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Sinn Féin has placed ads in papers across the US - but there's a softer approach this year

The ads have been taken out by the party’s US fundraising arm Friends of Sinn Féin.

SINN FÉIN’S US-based fundraising arm has again splashed out on ads in newspapers in various American cities to mark St Patrick’s week. 

But there’s a slightly softer approach this time around – while ads in recent years featured headlines touting ‘Irish Unity’ or referring to unity referendums, the focus this time is simply on wishing readers a Happy St Patrick’s Day. 

The copy goes on to note the US visit of Michelle O’Neill – the “first United Irelander in history to serve as First Minister” of Northern Ireland. 

The ad calls on “the Irish diaspora to join the debate in plan for Irish Unity” and for the Irish Government to “become persuaders” for reunification.

It goes on to call for the Irish and British governments to set a date for a unity referendum. 

Michelle O’Neill and DUP Deputy First Minister Emma Little-Pengelly are heading stateside for their first international trip since taking up the posts earlier this year and will meet with President Biden later this week. 

Sinn Féin leader Mary Lou McDonald, Northern Ireland Secretary Chris Heaton-Harris and Stormont Economy Minister Conor Murphy have also travelled to the United States this week.

In a statement today, the party outlined that McDonald will take part in a “series of political engagements” in the American capital and in New York, and that she has placed Ireland and Palestine at the “top of the agenda”.

3b935a0d-b92b-49ed-a35e-58bec3f57008 Advert published by Friends of Sinn Féin in the New York Times today. Friends of Sinn Féin Friends of Sinn Féin

In 2021, 2022 and 2023, the adverts published by Friends of Sinn Féin included large headline text spelling out ‘Irish Unity’ or referring to the ‘Unity Referendum’. 

Last year, Taoiseach Leo Varadkar criticised the adverts, labelling them “unhelpful”.

The ads appear this year in the New York Times, Washington Post, San Francisco Chronicle and a number of other papers. 

Varadkar told The Journal this evening in Washington DC that he had not seen the adverts today, but said he did not think it was helpful at this time is to demand for an early border poll or for a border poll date to be set.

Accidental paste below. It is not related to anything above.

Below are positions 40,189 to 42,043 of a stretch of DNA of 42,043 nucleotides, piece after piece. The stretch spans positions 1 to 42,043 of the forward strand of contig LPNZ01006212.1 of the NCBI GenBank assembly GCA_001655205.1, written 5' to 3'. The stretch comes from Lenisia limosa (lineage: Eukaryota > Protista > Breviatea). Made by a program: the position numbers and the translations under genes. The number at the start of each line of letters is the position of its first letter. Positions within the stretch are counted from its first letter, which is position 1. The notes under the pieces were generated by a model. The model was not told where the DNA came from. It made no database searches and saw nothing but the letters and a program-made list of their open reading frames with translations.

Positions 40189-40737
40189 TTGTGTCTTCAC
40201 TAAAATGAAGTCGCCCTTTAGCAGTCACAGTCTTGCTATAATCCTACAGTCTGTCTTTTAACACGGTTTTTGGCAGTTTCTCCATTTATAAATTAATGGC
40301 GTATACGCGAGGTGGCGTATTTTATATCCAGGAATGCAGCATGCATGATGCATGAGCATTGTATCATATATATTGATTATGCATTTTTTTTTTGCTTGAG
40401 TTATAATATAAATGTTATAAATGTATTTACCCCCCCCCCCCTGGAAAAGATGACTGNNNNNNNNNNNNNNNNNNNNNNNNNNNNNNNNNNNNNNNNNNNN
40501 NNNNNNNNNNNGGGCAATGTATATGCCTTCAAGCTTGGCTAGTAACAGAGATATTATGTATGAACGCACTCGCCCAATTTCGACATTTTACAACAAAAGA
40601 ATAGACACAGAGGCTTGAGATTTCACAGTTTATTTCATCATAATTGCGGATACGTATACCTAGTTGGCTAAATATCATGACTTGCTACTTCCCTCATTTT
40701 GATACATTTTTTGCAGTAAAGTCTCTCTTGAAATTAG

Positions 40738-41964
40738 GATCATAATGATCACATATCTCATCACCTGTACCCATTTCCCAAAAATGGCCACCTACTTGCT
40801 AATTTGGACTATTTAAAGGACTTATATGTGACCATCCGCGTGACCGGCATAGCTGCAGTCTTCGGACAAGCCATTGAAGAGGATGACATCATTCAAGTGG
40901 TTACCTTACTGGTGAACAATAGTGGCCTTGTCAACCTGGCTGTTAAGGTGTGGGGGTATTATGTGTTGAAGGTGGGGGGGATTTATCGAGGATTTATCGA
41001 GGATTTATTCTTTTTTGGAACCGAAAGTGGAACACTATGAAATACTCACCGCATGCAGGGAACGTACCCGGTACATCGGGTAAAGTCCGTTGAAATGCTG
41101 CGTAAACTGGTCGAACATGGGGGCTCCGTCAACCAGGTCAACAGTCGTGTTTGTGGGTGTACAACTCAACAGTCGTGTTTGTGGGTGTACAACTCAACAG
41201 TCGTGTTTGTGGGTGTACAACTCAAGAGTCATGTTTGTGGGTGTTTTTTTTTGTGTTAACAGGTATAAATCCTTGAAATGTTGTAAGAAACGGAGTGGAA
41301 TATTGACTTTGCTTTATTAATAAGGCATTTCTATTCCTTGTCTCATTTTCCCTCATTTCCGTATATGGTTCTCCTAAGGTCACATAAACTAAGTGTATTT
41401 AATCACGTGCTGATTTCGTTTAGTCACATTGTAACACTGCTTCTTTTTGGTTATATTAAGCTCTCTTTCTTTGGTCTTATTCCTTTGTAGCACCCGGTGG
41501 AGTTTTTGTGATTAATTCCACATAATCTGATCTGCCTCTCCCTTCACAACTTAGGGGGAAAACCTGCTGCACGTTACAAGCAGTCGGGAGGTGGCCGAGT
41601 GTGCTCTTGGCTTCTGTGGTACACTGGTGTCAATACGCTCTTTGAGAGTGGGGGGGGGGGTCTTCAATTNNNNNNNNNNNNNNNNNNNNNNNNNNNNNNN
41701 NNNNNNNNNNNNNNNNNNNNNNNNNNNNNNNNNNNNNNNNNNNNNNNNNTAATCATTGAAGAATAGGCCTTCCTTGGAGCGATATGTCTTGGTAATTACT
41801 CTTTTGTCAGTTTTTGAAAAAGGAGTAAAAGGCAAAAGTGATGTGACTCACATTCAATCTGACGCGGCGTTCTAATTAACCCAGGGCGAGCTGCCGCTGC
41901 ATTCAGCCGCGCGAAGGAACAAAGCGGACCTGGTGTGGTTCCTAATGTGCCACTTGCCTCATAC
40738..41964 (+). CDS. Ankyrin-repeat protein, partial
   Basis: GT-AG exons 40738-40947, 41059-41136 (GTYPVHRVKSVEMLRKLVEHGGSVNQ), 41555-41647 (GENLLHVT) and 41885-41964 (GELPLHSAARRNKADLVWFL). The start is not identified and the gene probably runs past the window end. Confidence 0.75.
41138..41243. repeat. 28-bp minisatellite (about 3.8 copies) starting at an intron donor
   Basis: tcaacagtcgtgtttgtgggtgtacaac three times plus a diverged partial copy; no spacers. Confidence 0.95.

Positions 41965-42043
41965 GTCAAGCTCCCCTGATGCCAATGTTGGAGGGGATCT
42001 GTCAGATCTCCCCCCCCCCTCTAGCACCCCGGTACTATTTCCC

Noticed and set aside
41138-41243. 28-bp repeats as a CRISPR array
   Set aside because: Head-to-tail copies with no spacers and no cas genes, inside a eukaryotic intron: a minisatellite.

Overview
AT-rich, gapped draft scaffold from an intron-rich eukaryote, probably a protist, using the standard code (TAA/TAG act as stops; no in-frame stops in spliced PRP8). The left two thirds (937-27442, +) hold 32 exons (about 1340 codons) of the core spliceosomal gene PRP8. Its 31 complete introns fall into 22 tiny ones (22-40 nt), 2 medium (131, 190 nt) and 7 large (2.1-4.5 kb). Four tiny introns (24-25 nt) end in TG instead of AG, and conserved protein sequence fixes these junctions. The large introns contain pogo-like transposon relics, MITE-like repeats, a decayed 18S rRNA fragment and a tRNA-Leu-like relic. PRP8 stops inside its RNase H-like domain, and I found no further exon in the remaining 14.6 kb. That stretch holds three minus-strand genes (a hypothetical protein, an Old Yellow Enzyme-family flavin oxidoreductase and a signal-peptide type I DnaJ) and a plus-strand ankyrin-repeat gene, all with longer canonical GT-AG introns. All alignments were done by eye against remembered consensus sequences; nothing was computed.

“I think pressing for that and calling for that actually makes it harder for the Good Friday Agreement to work.

What we need now is a period of bedding down allowing the Executive and the Assembly to do their job,” he said.  

Since the restoration of Stormont, O’Neill and Little-Pengelly have promoted a united front between the two parties in favour of developing Northern Ireland.

“Now that government here is back up and running, it is vital that we seek every opportunity to attract investment, grow our economy and deliver for our citizens,” O’Neill said today.

Little-Pengelly said: “I am confident they will see the potential we have to offer and recognise our commitment to doing everything we can to ensure Northern Ireland thrives.”

There had been some public backlash about political leaders attending the annual St Patrick’s Day events in the United States this year, due to the country’s continued support for Israel.

McDonald previously downplayed the criticism however, and said that instead of boycotting events she would promote an immediate ceasefire in Gaza and a two-state solution in the region during the political engagements. 

No softening on Sinn Féin from Varadkar 

Varadkar was also asked if he had softened his viewpoint on Sinn Féin, but the Taoiseach said he had not, not when it came to considering a Fine Gael-Sinn Féin coalition. 

He said he very much likes and respects the First Minister of Northern Ireland, but said that forming a government with her party in Ireland is an entirely different matter. 

“I firmly believe that Sinn Féin will make Ireland broke again, if they pursue their economic and trade policies,” he said. 

“I know they’re telling one thing to business leaders but they are telling very different things to the Irish people,” said Varadkar, adding that when it comes to foreign policy, the party will “turn our friends and enemies”.

“That will be a very serious matter. Whether it’s supporting separatism in Spain, whether it’s already making an enemy of [European Commission] President [Ursula] von der Leyen by looking to veto her even though she will probably get re-appointed.

“If you look at their position on Cuba, Venezuela, which they are very quiet about here… I think a lot of countries that are friends of ours will be turned into enemies,” concluded the Taoiseach.

Political Editor Christina Finn will be in the US throughout the week for the Taoiseach’s visit. Follow @thejournal_ie and @christinafinn8 for all the latest.

Muiris O'Cearbhaill & Christina Finn